What three tips would you give to those starting their careers?
Find something that satisfies your soul, by that I mean you need to feel something for whatever it is you do.
If something appears too good to be true then it probably is.
Be confident in your own abilities, stick at it and look to improve in everything you do.
What advice do you have for people aiming for leadership positions?
I’d advise those who can, to study the really great leaders of history and get under their skin. A good leader needs to use their own unique personality traits but however, you dress it up they need the ability to influence people to do what the leader wants but to get them to think it’s what they want. There are hundreds of business books on how you do this and like everything in life the more you practice or dedicate your time to this process the better you will get. Like everything, there are techniques you can learn but like maths, some people find it easier to grasp than others, but everyone can do it for sure. However, to be really great you need the right aptitude and if leading people doesn’t feel right for you don’t do it. There are lots of other great careers out there and good leadership doesn’t always involve management.
What would your advice be to someone managing a team?
Don’t think if you have been promoted to a manager role you are therefore a manager. Managing people as well as leading people should be done by bringing them with you and not always pushing them.
To what do you attribute your success?
My drive and passion to always do better than I’ve done before.
What does the future look like for your business?
Very good; the environment is becoming centre stage politically and socially. With e-waste becoming the fastest growing waste stream in the world and the drive to reuse more, our business is perfectly placed to be in the vanguard of this surge.
What would you say to your teenage self?
I’d say keep the faith, don’t chase the girls, there is plenty of time for that and become the best motorcycle racer you can be and thereby win multiple World championships. But knowing me I’d nod my head and completely ignore that advice even though it came from myself.
Anything else you want to add to your story:
I think it is a huge mistake to regret or castigate yourself for the things you’ve done wrong, learn from your mistakes and move on. I strive to never regret the things I’ve done only the things I haven’t done.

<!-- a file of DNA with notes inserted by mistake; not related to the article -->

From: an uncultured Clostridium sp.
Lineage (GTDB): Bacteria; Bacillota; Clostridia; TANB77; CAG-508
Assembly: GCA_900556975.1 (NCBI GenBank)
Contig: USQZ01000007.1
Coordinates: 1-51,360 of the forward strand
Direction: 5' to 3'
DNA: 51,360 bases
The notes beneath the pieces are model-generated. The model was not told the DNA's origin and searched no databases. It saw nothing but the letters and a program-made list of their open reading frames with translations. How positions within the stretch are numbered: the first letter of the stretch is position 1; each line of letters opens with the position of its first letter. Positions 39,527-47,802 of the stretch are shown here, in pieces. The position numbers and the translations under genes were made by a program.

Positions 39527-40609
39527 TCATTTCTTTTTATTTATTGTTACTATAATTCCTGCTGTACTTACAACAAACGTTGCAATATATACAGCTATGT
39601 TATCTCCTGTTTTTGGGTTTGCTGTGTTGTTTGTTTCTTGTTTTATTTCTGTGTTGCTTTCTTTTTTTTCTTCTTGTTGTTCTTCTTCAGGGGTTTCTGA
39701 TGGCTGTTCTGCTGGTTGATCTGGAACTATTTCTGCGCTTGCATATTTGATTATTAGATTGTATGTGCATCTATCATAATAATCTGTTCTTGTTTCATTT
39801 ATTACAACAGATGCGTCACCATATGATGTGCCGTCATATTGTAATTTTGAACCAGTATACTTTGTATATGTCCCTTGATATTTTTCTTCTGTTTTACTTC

Covid 19 questions
What has been your strategy for your business during corona?
We are one of the key industries so we stayed open throughout although we did furlough some of our staff until inbound volumes returned to more normal levels. I felt it important to keep all staff engaged with what we were doing on-site during furlough and to provide as much reassurance as possible that their work is valued and that their job would still be here post-furlough. Regular emails to our staff were, I understand, valued by many so I’m continuing to provide updates. Keeping staff and customers safe has also been a key priority.
What top tips do you have for businesses struggling with remote working?
It’s not something we have either encouraged or indeed can do except our sales and commercial staff who have sales targets; regular communication and focus are important.
How has your business adapted to deal with such uncertain times?
I think we have been lucky and the issues have been staff not able to work due to children at home etc., that has been our issue. Once we made our sites and working practices (for those working off-site) Covid-19 safe that was about it but of course, we need to ensure we maintain that safety. It’s surprising that we all now adhere to the new way of working very easily.
Thanks so much for taking the time to chat to us, Cris. We’ve loved reading Cris’ story, and there are some great leadership tips that everyone should take on board. If you want to read more advice like Cris’, take a look at our other blogs, here. You can find Cris and Environcom, here.